It can be harder to start a cooperative because there is not as much infrastructure for this type of business compared to LLCs and C Corps. But, once established a cooperative business is often just as successful and more resilient. Everyone can appreciate that considering the uncertainty here in 2020. Somewhat ironically co-ops can be more conservative than other corporations. Focusing on organic growth and being very mindful of the use of debt and leverage.

Cooperatives are able to take outside investors. Those investors though don't get an equity stake in the business, they don't get a board seat. Rather they buy preferred stock which often includes a dividend or the opportunity for reinvestment. I personally believe this will be a growing market as investors look for stability in their portfolios.

Below are the seven principals that cooperatives follow. It would be a better world if all organizations observed this

1. Voluntary and Open Membership

2. Democratic Member Control

3. Members' Economic Participation

4. Autonomy and Independence

5. Education, Training and Information

6. Cooperation Among Cooperatives

7. Concern for Community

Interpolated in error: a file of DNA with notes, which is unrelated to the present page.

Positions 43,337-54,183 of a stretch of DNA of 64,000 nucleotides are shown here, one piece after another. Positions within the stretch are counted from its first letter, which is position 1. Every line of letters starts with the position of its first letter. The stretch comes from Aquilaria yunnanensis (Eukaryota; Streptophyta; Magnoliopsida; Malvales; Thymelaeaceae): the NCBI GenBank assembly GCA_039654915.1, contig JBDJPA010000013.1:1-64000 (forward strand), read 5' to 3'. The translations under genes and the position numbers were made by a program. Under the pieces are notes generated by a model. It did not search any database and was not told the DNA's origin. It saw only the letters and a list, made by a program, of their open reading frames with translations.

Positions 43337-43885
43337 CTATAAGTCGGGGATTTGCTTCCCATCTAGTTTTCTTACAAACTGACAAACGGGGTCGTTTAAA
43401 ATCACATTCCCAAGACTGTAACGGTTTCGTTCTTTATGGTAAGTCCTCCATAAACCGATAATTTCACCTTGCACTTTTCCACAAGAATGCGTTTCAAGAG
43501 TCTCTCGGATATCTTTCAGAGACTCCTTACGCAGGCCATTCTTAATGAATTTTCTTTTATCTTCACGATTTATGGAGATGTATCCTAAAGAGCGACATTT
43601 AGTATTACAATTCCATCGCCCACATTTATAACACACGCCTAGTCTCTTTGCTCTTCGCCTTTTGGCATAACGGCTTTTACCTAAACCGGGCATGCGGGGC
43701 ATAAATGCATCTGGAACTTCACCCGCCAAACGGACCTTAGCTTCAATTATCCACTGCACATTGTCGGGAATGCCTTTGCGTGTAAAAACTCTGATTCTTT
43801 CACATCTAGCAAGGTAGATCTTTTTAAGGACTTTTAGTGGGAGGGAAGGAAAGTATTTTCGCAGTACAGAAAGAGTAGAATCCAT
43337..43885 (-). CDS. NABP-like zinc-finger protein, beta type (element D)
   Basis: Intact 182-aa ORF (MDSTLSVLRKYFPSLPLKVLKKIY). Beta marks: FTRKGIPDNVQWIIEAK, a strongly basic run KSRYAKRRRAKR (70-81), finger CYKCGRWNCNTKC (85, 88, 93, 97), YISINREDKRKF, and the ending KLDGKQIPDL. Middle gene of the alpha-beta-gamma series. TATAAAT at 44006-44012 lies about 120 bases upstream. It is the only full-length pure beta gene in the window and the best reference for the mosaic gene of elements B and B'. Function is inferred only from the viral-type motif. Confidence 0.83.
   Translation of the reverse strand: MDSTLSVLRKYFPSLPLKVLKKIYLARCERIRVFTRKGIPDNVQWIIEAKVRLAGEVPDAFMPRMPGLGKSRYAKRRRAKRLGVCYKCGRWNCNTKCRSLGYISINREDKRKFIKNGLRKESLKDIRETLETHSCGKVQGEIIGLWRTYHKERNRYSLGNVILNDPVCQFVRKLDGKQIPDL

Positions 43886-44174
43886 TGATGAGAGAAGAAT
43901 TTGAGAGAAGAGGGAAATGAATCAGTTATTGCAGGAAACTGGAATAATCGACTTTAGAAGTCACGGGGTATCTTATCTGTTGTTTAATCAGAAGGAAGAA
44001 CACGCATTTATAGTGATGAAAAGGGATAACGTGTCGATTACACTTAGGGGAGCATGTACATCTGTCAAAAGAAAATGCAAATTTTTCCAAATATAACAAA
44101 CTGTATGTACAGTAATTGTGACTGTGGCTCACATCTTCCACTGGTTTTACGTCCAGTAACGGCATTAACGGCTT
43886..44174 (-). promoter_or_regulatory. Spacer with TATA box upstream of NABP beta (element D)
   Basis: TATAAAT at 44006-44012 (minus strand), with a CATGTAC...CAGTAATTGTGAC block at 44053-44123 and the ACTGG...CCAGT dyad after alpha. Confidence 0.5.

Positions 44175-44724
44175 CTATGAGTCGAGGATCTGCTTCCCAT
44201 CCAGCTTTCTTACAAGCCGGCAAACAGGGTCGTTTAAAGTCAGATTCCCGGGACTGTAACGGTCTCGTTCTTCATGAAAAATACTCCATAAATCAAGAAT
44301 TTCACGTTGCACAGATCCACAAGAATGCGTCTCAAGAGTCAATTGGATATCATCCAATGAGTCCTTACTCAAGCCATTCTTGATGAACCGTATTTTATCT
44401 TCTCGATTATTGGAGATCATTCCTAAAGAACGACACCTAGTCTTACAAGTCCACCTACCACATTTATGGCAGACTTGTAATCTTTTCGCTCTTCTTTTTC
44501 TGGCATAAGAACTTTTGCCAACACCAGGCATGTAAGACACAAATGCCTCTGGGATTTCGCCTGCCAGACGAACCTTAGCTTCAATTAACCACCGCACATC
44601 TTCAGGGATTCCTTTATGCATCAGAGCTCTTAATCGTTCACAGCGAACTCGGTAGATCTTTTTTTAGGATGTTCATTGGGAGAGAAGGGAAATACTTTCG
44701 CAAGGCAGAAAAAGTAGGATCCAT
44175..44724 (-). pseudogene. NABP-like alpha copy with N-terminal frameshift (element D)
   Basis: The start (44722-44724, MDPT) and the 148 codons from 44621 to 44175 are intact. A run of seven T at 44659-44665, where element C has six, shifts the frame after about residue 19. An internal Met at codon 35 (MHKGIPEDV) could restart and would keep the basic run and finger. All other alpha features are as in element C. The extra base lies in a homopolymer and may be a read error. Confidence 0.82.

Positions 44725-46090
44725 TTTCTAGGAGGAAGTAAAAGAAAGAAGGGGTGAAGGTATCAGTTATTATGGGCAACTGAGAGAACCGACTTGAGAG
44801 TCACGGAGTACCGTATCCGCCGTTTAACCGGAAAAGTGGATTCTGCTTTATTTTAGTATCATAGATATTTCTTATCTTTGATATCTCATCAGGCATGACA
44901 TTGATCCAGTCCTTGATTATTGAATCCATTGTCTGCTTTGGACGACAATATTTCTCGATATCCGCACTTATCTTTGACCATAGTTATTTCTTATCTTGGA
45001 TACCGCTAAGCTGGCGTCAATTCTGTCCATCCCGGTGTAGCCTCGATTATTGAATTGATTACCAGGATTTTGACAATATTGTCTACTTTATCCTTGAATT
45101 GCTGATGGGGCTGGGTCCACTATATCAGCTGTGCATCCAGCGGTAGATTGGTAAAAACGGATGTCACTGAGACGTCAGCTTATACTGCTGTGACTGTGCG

In June 2019 I stopped using Amazon (the company) and have not had a delivery from them in over a year. I canceled my Prime membership. It has not been hard. People have gotten so used to frictionless Amazon purchases that even people who don't like Amazon won't stop using them. Amazon does not have ethical leadership and I can't support them. I buy things locally, if I buy something online I usually see if the maker sells it directly. Etsy has been a great place to buy stuff, I appreciate that they buy carbon offsets for their shipping. You can stop using Amazon and it really won't hurt your lifestyle.

There are many examples to cite about why to stop using them, from the way they treat their workers, their impact on the environment, their impact on local retail, and so on. Bezos really lost me when he shared about his ambitions for space travel that he would do with his financial “winnings” “we can have a trillion humans in the solar system, which means we’d have a thousand Mozarts and a thousand Einsteins. This would be an incredible civilization.” He and I share a mutual love for Star Trek but I he forgot about the post-scarcity humanist vision and just focused on the sci-fi. I want us to be in space and exploring the universe. We don't need to go to space to have a thousands Mozarts. How many brilliant people are working in his warehouses and they never got to explore their talent because they grew up disadvantaged? How many would be investing in their own lives and talents if they were not ruining their health trying to keep up with quotas and were paid a livable wage?